For Immediate Release: Tuesday, May 28, 2024


Randy Fox, Public Lands Associate, (208) 345-6933 x 510

Abby Urbanek, Communications & Marketing Manager, (208) 345-6933 x 214

Idaho Conservation League joins lawsuit challenging U.S. Forest Service’s approval of Perpetua Resources’ Burntlog Route Geophysical Investigation

MCCALL, ID – On Monday, May 27, the Idaho Conservation League joined Save the South Fork Salmon and Idaho Rivers United in challenging the U.S. Forest Service’s approval of the Burntlog Route Geophysical Investigation Project in federal court. 

The Burntlog Route is one of two potential access routes to Perpetua Resources’ proposed Stibnite Gold Mine in Valley County in the headwaters of the South Fork Salmon River. The alternate Johnson Creek Route would widen the existing access roads along Johnson Creek and the Yellow Pine-Stibnite Road. 

Perpetua’s preferred mine road, called the Burntlog Route, would widen 23 miles of the existing Burnt Log Road (FR447) and require construction of 15 miles of an entirely new road near Burnt Log Creek, through the Burntlog, Black Lake, and Meadow Creek Inventoried Roadless Areas, and along the boundary of the Frank Church-River of No Return Wilderness. If built, the route would be Idaho’s second-highest elevation road maintained year-round. This mine road would require significant avalanche mitigation and road plowing, increase sediment delivery to sensitive waterways, and fragment habitat for sensitive species such as wolverine.

The Forest Service had previously determined that Burnt Log Creek is eligible for the highest level of protection under the National Wild and Scenic River System because of the outstandingly remarkable fisheries values. Burnt Log Creek supports Chinook salmon, steelhead, bull trout, and westslope cutthroat trout. 

The purpose of the Burntlog Geophysical Investigation is to collect geophysical data at proposed rock quarries, bridge abutments, cut slopes, and soil nail/mechanically stabilized earth wall locations. The project involves utilizing dynamic cone penetrometer testing, a track mounted excavator, a truck/track mounted hollow stem auger/core rig, and a helicopter assisted casing advancer/core drill rig.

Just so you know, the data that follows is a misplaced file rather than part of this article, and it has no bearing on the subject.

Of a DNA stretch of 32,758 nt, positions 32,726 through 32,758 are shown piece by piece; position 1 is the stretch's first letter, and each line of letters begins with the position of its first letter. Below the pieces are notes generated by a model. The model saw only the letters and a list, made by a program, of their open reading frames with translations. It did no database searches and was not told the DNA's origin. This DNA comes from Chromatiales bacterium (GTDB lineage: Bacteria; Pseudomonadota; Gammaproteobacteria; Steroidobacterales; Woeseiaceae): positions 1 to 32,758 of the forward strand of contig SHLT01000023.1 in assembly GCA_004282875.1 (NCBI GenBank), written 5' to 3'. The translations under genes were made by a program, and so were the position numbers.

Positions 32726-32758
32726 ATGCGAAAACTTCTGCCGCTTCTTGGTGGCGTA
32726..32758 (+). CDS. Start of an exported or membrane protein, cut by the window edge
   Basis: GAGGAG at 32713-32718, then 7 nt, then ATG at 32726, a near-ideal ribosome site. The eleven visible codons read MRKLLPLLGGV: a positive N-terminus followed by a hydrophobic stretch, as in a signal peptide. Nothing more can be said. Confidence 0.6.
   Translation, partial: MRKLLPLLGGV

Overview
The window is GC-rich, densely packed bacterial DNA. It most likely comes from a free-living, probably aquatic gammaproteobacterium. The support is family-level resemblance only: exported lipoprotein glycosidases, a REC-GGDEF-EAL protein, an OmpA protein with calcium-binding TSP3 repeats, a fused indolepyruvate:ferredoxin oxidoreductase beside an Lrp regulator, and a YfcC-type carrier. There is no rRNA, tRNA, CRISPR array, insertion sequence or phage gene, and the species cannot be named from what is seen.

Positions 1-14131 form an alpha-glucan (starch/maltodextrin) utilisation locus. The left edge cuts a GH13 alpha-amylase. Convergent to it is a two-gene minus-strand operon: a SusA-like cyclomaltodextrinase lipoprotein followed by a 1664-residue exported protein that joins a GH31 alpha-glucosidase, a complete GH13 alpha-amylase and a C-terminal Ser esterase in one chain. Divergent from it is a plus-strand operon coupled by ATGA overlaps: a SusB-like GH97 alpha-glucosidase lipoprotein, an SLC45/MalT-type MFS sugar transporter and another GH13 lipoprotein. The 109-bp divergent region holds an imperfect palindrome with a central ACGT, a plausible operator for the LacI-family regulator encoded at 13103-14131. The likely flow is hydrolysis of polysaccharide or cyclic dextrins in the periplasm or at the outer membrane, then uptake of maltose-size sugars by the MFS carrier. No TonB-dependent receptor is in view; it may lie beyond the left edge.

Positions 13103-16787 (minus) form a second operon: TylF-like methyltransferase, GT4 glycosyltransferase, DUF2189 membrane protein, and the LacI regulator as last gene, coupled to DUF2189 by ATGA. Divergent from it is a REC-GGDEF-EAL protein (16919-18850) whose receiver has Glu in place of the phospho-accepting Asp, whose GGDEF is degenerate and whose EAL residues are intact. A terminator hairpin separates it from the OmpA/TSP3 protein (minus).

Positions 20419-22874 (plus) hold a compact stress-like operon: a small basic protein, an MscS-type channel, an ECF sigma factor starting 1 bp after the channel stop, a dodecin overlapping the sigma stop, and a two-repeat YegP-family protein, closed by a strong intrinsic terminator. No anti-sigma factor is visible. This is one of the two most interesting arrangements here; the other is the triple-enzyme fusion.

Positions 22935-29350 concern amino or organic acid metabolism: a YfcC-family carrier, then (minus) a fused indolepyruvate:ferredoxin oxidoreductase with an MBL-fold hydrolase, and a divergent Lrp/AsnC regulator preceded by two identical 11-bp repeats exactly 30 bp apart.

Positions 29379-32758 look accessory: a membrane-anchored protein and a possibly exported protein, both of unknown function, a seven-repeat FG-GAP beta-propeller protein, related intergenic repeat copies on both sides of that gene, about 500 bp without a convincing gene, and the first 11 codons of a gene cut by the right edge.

Perpetua Resources plans to investigate 24 locations by drilling or excavating 40 borings/test pits to determine if the proposed route is feasible as an access route for the proposed cyanide vat leach mine.

Drilling and/or excavating would occur along the existing Burnt Log Road as well as in the Burntlog, Black Lake, and Meadow Creek Inventoried Roadless Areas, adjacent to the Frank Church-River of No Return Wilderness, within the eligible Burntlog Creek Wild and Scenic River Corridor, and along protected riparian areas in the headwaters of Johnson Creek, a tributary to the South Fork Salmon River. 

The Forest Service analyzed this project separately from the larger Stibnite Gold Project, stating that this is an independent, stand-alone project from the mine. The Forest Service also elected to categorically exclude the project from additional analysis in an Environmental Assessment or Environmental Impact Statement, which is more commonly done for complex projects in sensitive areas.

Perpetua’s Stibnite Gold Project would double the amount of disturbance in this previously-mined area. The current mine plan involves excavating a 720’ deep open pit underneath the riverbed of the East Fork South Fork Salmon River, along with two other pits,  constructing permanent mine waste dumps, and filling upper Meadow Creek with 100 million tons of mine tailings behind a 475’ high tailings dam. Water pollution from mining activities will require decades of water treatment post-closure. 

Save the South Fork Salmon and Idaho Rivers United filed the original case on May 6, 2024, arguing that the Forest Service violated federal law by failing to analyze the potential impacts of the geophysical investigations as part of the larger Stibnite Gold Project. The plaintiffs further state that the Forest Service failed to adequately consider the potential impacts to species protected by the Endangered Species Act (ESA), including Chinook salmon, bull trout, wolverine, and whitebark pine.

“We cannot overstate the outstandingly remarkable values of Burnt Log Creek and the surrounding backcountry areas,” said John Robison, Public Lands & Wildlife Director for the Idaho Conservation League. “Approving this undertaking without proper vetting and without knowing when, or if, the route and mine will be approved is one more instance of premature decision-making for this high-risk project.”

The Burntlog lawsuit follows a recent decision by Idaho’s Board of Environmental Quality to invalidate a previously approved air quality permit that the Idaho Department of Environmental Quality issued in 2023 regarding underestimations of cancer risk.

“The Burntlog project is yet another example of a premature decision in an attempt to fast-track approval of the Stibnite Gold Project and it unnecessarily threatens natural resources critical to the South Fork Salmon River watershed,” said Julie Thrower, attorney for the conservation groups.